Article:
By Daniel Ng
Kicking off this brand-new series, generated from our offline sharing session and online resources for you all, Angus Tsang from our research team at The Mills Fabrica, shares how our daily decisions on clothing could potentially save the world from pollution within fashion, and how the industry would react.
Since World War II, thousands of plastic products, made from fossil fuels, have proliferated transforming the modern age due to the unique qualities of plastics: cheap, versatile, durable and light.
Despite the advantages of plastics utilization, it is harming our environment in a lot of aspects:
It’s clear that we’re not putting plastic bags over us as clothing, yet the synthetic fiber used to produce our clothes is a major source of microplastic pollution, consisting 63% of the total global fiber production in 2019.
And, as reported by Fashion Revolution, clothing & textiles industry is the major source of primary microplastics, consisting 35% of total production. We might not clearly see microplastics as they are tiny plastic pieces of less than 5mm in length. However, the issues as mentioned above are alarming.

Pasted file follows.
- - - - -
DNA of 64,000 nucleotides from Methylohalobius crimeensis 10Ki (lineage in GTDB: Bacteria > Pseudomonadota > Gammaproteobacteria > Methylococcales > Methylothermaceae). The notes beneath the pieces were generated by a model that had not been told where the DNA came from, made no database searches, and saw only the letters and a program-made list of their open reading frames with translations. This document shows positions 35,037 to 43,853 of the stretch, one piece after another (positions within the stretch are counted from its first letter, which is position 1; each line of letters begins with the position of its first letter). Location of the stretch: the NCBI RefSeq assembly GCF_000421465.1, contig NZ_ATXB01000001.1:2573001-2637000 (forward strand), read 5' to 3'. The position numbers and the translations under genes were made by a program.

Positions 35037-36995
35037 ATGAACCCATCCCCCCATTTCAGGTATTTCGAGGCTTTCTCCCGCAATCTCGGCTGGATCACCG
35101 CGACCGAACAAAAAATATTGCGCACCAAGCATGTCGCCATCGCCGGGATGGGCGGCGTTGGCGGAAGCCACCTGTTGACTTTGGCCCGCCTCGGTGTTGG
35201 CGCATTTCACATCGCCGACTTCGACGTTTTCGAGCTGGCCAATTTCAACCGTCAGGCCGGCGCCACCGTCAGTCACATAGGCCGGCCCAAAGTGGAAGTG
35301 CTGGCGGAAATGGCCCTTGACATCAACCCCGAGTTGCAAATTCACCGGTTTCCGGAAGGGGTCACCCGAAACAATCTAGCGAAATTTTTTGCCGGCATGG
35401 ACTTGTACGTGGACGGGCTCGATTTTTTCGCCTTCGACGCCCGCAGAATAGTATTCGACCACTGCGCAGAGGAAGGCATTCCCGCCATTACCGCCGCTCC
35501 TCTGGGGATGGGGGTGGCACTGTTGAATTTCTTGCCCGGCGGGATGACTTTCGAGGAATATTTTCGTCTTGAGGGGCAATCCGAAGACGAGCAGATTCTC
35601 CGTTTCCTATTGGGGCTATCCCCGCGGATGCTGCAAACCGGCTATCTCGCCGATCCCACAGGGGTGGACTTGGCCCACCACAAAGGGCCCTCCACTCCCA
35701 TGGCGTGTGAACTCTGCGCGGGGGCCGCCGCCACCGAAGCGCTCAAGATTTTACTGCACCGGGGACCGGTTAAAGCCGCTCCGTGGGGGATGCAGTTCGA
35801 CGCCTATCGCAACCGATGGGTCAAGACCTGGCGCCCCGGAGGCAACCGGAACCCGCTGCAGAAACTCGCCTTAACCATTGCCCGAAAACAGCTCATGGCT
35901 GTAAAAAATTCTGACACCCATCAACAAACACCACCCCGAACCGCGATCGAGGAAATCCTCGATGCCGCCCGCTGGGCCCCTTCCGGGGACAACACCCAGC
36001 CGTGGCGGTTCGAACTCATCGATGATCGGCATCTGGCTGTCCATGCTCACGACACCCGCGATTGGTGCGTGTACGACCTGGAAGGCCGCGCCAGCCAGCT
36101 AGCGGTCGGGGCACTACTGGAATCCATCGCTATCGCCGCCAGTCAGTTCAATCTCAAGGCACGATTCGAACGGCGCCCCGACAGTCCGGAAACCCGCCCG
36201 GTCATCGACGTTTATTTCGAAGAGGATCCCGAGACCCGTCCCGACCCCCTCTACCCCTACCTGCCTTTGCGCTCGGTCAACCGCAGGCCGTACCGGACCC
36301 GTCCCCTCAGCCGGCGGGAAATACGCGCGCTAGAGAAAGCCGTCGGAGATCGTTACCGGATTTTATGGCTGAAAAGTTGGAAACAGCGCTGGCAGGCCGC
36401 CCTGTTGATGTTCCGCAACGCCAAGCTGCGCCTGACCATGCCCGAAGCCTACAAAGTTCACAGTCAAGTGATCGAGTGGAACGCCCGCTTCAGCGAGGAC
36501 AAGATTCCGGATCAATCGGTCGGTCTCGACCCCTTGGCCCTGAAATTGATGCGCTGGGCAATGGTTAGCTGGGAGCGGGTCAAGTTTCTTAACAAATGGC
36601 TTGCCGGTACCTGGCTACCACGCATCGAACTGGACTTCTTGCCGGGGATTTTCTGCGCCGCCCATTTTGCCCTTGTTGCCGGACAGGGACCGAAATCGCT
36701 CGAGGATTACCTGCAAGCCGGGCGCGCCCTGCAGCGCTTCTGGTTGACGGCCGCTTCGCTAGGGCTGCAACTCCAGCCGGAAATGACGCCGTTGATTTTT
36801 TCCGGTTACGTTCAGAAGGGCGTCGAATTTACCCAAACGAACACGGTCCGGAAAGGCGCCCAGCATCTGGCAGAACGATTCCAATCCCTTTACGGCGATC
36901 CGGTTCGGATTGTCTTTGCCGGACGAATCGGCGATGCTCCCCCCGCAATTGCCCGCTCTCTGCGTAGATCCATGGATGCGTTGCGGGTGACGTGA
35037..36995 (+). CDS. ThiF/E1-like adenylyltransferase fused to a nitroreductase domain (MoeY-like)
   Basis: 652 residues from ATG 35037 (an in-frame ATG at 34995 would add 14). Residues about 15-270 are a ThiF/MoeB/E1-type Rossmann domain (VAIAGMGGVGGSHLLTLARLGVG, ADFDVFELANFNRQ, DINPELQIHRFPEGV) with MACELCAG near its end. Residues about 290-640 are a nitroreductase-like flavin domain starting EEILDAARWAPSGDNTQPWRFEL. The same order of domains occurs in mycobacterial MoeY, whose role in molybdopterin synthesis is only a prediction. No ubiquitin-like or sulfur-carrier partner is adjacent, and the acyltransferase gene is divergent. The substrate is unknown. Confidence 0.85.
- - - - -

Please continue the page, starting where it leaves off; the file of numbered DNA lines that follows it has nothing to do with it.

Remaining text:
To deal with this situation, we can contribute through embracing conscious consumption. Yet, how should the industry react? Let’s take a look at the approach of Levi’s.
Source: The Mills Fabrica
What is circular economy? According to Ellen MacArthur Foundation, “[it] is based on the principles of designing out waste and pollution, keeping products and materials in use, and regenerating natural systems.” In other words, maximizing the lifespan of materials and products helps minimizing impacts.
What Levi’s is doing is a 360 approach, from repairing to recycling:
One might wonder what’s next after collecting worn denim products and Levi’s answer is embracing sustainable innovations.
The partnership between Levi’s and Evrnu has created a brand new 511® jeans using fiber made from discarded cotton T-shirts; while Renewcell has empowered Levi’s to launch the Wellthread™ line, using Circulose® a new natural material made from worn-out clothes.
As the sharing came to an end, Angus concluded, “To develop a sustainable future for the upcoming generations, every stakeholder is just as important being a global citizen.”
Angus Tsang has worked in the research field for over 4 years, focusing on thematic research and innovations related topics. His work includes “Driving for Circularity: Collaborating for Industry Impact” and “COVID-19: Reconstructing The Apparel Value Chain — Towards Resilience And Digitization”.